Entrepreneurship education is observed as expanding in both academic and informal settings. Drawing on the Business Schools paradigm, relevant courses deliver contiguous knowledge and competencies applicable to new business creation based on cognitive and experiential instruction. Germane studies explore the entrepreneurial intention of trainees as a consequence of the pursued instruction. This chapter follows a more student-centric perspective which supposes the underlying cognitive schemes of trainees and their evolution as primordial structures that are affected through learning. This focus turns the approach into pure constructivism where the Piagetian concepts of assimilation and accommodation underpin learning. Based on a coherent constructivist online environment, that is the TeleCC platform in Greece, evidence for reflection, critical thinking and meta-learning incidents is investigated amongst the trainees’ dialogues and comments. The appearance of these processes verifies the dynamics of constructivist learning and Piaget’s equilibration process. There has been minimal attention in research so far into genuine constructivist signatures relevant to entrepreneurial learning; a gap that motivated the research of this chapter. The features of the learning environment and the facilitating role for the educator are crucial presuppositions for deep constructivist learning processes to occur. Else, instructional interventions favour the customary guidance and knowledge or experience transfer. It is maintained that the constructivist approach is an underdeveloped yet innovative perspective for educational research in entrepreneurship that needs good examples and contextualisation of relevant concepts and processes. Its contribution will be especially important and inclusive for the lifelong learning domain where adult learners participate in with repositories of personal life experiences and crystallised and resistant conceptualisations for the phenomena under consideration.
The chapter discusses the preliminary evidence for the state of Vocational Education and Training (hereafter VET) for social entrepreneurship and organizations and…
The chapter discusses the preliminary evidence for the state of Vocational Education and Training (hereafter VET) for social entrepreneurship and organizations and especially for European Social and Solidarity Economy (SSE). Drawing upon a European project, and gathering information from five countries; Croatia, Czech Republic, France, Greece and Italy, this study aims to demonstrate that educational programmes are encompassed among the necessary SSE support mechanisms in the EU's socio-economic framework. Moreover, this chapter shows that this connection between SSE and adult education is not coincidental, but is founded on the converging principles of these fields, as well as in their common belief in society's transformational potential. This evidence tends to fill a gap in the literature of European SSE given that it is a recent, under-researched subject in general and especially in linking it to VET. This is all the more important in view of ongoing crises (e.g. financial, COVID-19, environmental), which highlight that social economy perspectives can no longer abstain from the political agendas across the world.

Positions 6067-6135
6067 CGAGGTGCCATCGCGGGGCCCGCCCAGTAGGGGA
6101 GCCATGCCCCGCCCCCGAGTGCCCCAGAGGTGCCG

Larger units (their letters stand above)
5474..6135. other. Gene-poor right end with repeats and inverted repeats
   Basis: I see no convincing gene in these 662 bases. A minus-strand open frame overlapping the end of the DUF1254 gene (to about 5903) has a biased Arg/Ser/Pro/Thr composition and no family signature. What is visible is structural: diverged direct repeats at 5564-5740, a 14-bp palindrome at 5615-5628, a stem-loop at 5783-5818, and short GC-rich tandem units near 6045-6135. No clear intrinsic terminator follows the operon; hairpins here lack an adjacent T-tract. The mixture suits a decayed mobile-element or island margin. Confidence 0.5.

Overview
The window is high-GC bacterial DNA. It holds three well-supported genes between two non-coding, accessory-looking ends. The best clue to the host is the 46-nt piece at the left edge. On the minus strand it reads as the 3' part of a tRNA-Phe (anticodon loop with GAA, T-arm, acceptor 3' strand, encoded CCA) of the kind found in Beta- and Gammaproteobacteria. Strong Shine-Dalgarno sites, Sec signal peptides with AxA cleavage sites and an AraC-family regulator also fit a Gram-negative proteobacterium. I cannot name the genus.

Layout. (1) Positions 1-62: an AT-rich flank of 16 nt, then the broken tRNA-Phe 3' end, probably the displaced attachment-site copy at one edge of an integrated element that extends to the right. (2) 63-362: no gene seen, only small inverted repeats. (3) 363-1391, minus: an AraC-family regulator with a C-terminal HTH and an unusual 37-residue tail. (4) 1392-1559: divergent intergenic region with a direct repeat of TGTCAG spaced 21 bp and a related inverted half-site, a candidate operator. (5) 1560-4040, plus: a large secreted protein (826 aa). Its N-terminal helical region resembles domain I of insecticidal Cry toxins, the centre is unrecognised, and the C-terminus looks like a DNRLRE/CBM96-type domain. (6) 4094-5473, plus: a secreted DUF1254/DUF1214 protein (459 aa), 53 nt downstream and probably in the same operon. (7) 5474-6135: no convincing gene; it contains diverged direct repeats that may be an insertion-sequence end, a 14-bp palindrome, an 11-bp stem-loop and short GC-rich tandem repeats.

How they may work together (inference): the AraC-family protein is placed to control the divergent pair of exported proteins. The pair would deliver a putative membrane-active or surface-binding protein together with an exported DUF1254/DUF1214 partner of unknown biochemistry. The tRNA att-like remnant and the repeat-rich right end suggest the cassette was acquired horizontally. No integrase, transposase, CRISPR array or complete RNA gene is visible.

The purpose of this chapter is to conduct a structured literature review to examine the relationship between entrepreneurship and emotional intelligence in academic…
The purpose of this chapter is to conduct a structured literature review to examine the relationship between entrepreneurship and emotional intelligence in academic settings as well as the current entrepreneurship pedagogy for flexible, innovative and creative graduates. One hundred and twenty-eight peer-reviewed papers were analysed based on Webster’s and Watson’s (2002) methodology. Papers classified into three topics and a content analysis was implemented to discuss about the publication year, journals, authors, frequency of keywords and research method adopted. The contribution of this chapter is twofold. It is a bibliometric study which provides a macropicture of a research field, its evolution and connections among studies, in order to be a starting point for future researchers who are already studying entrepreneurial education or entrepreneurship-related scientific areas. Also, this chapter helps academics to improve educational programmes and curriculum to increase students’ entrepreneurial intention taking into account the factors that affect it.
The entrepreneurial education has obtained special attention by researchers hoping to develop better entrepreneurship programmes that may result in higher entrepreneurial…